If it's a cat you have, you can choose to book him into a cattery, but more and more these days people say their cats are far happier if they can remain at home - in their own comfortable and familiar environment, with all the smells and sounds they're used to. They're very territorial animals and many don't take kindly to being uprooted and put in a small cage or run for the whole week, or perhaps longer. There's no doubt that there are some excellent catteries that care extremely well for their residents, but for many it's just not home.
So, you've decided to leave your cat at home - who's going to come and feed him? Some people have some great neighbours, or perhaps friends or family they can rely on. But often there's no-one nearby, or you just feel it's an imposition, especially when it comes to dealing with the litter.
That's where a professional and caring cat sitter can be invaluable. But there are a few important things to consider if you want your cat to be as happy as you are while you're away.
Firstly, take care to find the right cat sitter for you and your cat.
- Perhaps get a couple to come and visit to see who you and your cat feel happier with. Don't just go for the cheapest - after all, when you decided to have a cat you knew there would be costs involved in providing the right food, good vet care, and of course while you're away. Ask questions, find out why they became a pet sitter, what training do they have, are they fully insured and CRB checked? If your cat needs to take medication, are they experienced in doing this? Above all, trust your intuition.
Where possible, given your cat the run of the house.
- Or at least, as much as possible. I've looked after cats who have been confined to just one room while their human carers were away, and they were so miserable. If you're concerned about the furniture, what can you do to protect it?
Cat proof your house.
- Before you go, just have a look around to be sure there's nothing lying around that your cat could knock down, break, or even be injured by. Don't get too carried away, but it makes sense to take a few precautions.
Ensure your cat is calm, relaxed and happy.
- Our cats are used to human company, and can come to depend on it - I find it's a fallacy that most cats are aloof and not bothered about us. A cat sitter will provide some company, but it won't be you, and they won't be there for as long. Despite the fact that the cat will be happier in his own environment, will look forward to the cat sitter's visits, and will possibly sleep for a lot of the time, there's no doubt that they can fret and become anxious during a prolonged period of your absence. There are a few simple ways that this can be alleviated.
- Firstly, ask your vet for a Feliway diffuser (works like a plug in air freshener), and use this while you're away. They normally last for about 4 weeks of constant use. This mimics certain cat pheromones, which helps to reduce anxiety.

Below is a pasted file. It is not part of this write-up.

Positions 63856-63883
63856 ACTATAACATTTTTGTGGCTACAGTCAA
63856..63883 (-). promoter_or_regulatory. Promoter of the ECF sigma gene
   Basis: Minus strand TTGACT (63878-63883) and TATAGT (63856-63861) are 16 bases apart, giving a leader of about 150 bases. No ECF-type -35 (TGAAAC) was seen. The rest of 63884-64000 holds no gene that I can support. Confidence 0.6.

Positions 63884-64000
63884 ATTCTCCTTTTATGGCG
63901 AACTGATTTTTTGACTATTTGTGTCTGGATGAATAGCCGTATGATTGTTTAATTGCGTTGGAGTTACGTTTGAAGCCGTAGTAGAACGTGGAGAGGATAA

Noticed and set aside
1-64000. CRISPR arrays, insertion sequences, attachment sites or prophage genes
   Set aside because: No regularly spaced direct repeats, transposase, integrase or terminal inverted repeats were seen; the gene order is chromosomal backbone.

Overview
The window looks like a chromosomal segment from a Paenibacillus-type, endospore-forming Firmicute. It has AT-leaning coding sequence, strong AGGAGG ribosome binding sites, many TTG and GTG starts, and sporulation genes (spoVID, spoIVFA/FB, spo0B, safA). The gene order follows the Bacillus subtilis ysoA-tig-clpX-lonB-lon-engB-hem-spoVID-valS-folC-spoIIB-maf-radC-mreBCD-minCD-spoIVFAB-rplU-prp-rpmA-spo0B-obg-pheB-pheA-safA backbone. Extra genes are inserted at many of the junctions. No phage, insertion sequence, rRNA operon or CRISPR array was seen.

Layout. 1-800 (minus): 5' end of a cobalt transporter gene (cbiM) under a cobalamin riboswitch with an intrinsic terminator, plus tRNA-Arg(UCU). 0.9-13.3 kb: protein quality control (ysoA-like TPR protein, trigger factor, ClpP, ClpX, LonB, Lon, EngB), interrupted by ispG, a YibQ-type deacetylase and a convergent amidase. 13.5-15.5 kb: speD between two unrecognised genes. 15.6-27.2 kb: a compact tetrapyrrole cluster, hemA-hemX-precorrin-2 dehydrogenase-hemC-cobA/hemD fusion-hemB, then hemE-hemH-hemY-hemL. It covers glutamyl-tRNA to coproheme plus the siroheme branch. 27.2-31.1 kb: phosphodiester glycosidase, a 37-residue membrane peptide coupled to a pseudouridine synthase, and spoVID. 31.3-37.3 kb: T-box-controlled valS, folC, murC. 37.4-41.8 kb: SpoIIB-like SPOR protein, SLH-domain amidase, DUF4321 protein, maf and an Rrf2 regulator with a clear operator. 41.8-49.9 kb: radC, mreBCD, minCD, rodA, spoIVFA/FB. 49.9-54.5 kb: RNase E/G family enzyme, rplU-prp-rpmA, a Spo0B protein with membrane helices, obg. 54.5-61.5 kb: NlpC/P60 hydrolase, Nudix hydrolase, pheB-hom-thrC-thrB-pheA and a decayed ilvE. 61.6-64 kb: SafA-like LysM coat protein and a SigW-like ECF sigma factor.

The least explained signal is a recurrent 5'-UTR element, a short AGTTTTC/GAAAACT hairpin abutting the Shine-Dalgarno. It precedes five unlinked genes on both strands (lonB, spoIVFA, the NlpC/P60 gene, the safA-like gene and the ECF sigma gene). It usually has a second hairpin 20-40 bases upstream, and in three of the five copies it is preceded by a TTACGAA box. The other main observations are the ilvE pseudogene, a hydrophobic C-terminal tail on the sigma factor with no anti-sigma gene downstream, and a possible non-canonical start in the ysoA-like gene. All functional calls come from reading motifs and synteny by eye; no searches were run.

- The next thing you could do is provide your cat sitter with a bottle of Bach Flower Walnut Remedy, and ask them add this to your cat's water each day. This helps with the emotions connected with loss and change, and I've had some great success where I use it. For more information - on use and dosing: http://www.bachremedies.co.uk/. (Good for people too!).
- Don't change your sheets, or instead put a used sheet (or perhaps a worn item of clothing) on or close to where your cats sleeps or spends time during the day. This will carry your scent, which will be very reassuring.
- Finally, you could book an animal Reiki practitioner to come and provide treatments once or twice during your absence. Put them in touch with your cat sitter and they can arrange it between them. Even better, book a cat sitter who's also an animal Reiki practitioner (like me!!), and they'll get a dose of calming Reiki every visit. Have a look at my website to learn more about how Reiki can help animals: http://www.whiskerspetcare.co.uk/ (also good for people!).
Silence is Golden?
- Normally the house is full of all sorts of noises, and this is very reassuring for a cat. It's amazing what they can sleep through!! When there's no-one in for days on end, the house feels very empty. If it's possible, consider leaving a radio on, on low volume, on either a classical music or talk station. Cats respond well to music, and the sound of people talking. Another way to ensure that your cat is calm and relaxed. Also much more pleasant for the cat sitter!
How many visits and how long for?
- I find that people typically just book one half hour visit a day, sometimes without really thinking through what's best for the cat. If you feel your cat would benefit from a longer visit, or more frequent visits, then discuss this with your cat sitter. Perhaps a longer visit every few days would be a good idea. However, please don't think your cat will be fine with a visit any less frequently than daily. They really do need human company more frequently than that, and you should also consider what would happen if your cat became poorly or injured himself.
Tell your cat what's happening.
- Have you noticed that when you talk to your cat, he really seems to understand what you say? Although cats don't actually understand the language, they do seem to get used to familiar words. Animals communicate far more with feelings than we do (it's pretty much a lost art for people as we've come to depend upon verbal communication so much) and are great at receiving the sense behind the words.
- So, why not sit down with your cat and let him know what's happening? Tell him that you'll be away and explain that humans have a need to get away from their home territory from time to time. Reassure that you'll be back again in a few days (although time doesn't mean much to animals, they'll get the sense of this). Explain that while you're away, someone will be coming in every day to feed him, and most importantly, give him lots of TLC.